What were the best & worst pieces of advice you received when starting out?
Pierre Dufour the previous owner, having worked in the French seafood industry for most of his adult life, offered excellent coaching and advice. He is still a pillar of strength for the company.
During the Celtic Tiger years, advice in relation to investments did not prove profitable.
How did you secure your first investment?
Through a bank loan.
What was your “back-to-the-wall” moment and how did you overcome it?
The collapse of the Korean whelk meat market offered huge obstacles to surmount. It was necessary to reduce dependence on one key product line while concurrently looking to market diversification to ensure sufficient demand.
What moment or deal would you identify as the “game changer” for the company?
Completing the first major Capital Investment Project in 2001 and realising the benefits of that investment.
What are the biggest challenges you face now?
The business is reliant on a continual stock of raw material, required in consistent volumes, large enough to meet the targeted growth rates of the company. The very nature of the business makes this a constant challenge.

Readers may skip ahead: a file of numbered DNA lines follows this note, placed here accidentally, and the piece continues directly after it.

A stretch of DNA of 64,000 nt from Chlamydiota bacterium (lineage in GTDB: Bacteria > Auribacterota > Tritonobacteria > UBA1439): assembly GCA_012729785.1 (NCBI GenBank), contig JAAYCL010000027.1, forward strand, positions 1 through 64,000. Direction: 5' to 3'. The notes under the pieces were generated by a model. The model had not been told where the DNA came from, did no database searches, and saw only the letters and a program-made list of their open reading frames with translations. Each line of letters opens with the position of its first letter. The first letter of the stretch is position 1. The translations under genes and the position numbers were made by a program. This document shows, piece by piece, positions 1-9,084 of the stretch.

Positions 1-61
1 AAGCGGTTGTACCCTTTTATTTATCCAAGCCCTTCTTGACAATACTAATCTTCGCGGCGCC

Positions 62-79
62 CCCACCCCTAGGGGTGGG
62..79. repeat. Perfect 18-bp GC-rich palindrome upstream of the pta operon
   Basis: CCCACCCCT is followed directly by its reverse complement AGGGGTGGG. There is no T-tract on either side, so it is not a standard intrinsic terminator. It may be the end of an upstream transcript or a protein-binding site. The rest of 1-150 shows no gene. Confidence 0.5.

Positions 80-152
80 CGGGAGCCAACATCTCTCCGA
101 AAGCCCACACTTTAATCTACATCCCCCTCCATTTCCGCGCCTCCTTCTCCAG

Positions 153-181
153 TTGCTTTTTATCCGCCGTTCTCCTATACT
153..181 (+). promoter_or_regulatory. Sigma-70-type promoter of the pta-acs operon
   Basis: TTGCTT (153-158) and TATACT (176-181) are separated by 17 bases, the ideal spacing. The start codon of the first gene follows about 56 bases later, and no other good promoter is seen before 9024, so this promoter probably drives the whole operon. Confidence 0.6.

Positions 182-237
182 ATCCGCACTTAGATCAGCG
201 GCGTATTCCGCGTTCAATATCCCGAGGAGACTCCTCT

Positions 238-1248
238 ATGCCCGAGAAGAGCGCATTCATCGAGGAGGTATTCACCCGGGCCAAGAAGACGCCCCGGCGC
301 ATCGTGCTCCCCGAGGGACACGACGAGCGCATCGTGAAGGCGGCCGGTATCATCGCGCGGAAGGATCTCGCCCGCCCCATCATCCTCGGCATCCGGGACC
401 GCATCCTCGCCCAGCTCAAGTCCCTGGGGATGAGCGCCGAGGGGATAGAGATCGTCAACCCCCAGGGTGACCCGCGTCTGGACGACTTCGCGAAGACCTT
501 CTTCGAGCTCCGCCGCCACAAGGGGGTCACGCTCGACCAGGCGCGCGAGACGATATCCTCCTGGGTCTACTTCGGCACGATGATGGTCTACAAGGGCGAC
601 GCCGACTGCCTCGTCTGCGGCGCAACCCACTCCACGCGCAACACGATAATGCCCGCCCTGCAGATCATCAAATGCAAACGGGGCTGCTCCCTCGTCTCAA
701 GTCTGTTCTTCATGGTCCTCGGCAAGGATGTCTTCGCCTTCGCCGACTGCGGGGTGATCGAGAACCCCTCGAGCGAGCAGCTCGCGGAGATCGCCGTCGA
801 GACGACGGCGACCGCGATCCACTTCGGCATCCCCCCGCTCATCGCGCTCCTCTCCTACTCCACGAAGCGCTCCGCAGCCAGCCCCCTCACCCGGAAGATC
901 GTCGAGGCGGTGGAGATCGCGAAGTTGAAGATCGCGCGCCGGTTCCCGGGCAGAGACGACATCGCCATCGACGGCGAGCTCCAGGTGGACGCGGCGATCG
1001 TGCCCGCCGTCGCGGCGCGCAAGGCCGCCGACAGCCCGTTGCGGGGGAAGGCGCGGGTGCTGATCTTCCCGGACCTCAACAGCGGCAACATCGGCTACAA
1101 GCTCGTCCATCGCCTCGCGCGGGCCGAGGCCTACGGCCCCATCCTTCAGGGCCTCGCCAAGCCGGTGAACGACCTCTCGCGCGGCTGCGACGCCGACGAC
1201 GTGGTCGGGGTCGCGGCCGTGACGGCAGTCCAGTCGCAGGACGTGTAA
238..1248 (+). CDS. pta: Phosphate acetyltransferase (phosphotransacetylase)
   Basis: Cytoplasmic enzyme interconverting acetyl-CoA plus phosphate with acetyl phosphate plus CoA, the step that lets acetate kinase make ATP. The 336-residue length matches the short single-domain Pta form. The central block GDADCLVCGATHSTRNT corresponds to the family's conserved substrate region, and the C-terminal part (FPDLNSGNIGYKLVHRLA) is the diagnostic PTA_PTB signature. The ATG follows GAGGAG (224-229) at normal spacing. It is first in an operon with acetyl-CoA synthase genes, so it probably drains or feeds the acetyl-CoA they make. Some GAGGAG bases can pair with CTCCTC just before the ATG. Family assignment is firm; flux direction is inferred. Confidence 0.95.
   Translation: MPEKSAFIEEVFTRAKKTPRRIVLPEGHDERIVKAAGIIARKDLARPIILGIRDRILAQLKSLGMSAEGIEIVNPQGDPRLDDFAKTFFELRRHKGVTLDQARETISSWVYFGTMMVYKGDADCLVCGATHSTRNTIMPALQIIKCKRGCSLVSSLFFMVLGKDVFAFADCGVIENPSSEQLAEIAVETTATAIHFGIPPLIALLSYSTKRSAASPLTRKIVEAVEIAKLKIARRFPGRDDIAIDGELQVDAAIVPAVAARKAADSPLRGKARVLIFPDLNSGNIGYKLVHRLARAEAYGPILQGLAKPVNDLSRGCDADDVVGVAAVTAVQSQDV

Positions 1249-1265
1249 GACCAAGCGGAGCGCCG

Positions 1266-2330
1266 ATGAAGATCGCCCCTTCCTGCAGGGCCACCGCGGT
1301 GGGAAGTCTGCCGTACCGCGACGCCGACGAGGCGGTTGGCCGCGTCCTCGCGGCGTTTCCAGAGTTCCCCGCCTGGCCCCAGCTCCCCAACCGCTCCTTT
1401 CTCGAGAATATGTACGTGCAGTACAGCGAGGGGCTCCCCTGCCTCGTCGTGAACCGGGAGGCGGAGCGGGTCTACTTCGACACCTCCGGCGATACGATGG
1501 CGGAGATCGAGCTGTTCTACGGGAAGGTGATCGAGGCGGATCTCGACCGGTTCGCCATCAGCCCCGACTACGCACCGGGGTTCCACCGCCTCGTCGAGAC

Competition from countries which operate from a very low cost base, such as Chile, China and Vietnam, is also testing.
What is your greatest business achievement to date?
Despite the global economic difficulties the business has doubled its size in the past three years.
What top tips would you give entrepreneurs starting out today?
An entrepreneur is a person who identifies a business opportunity and decides to take the risk in running with it. Believe in your product, listen to other business colleagues and hard work will get you over many of the obstacles.
Were there any early signs that you would eventually follow an entrepreneurial path?
At a very young age Leslie showed entrepreneurial flair. One of his many profitable business projects involved raffling a box of chocolates.
Has your “Irish-ness” contributed to your success?
Ireland is recognised as a clean and green country with a global reputation for the quality of its food products. The cleanliness of the waters surrounding our coast, particularly the Atlantic Ocean, enhances our seafood sector and associated end products.
When making a new hire, what key characteristics do you look for?
Having established the required skill set, we look for characteristics that will enable the candidate to work with existing team members and within the culture of the organisation.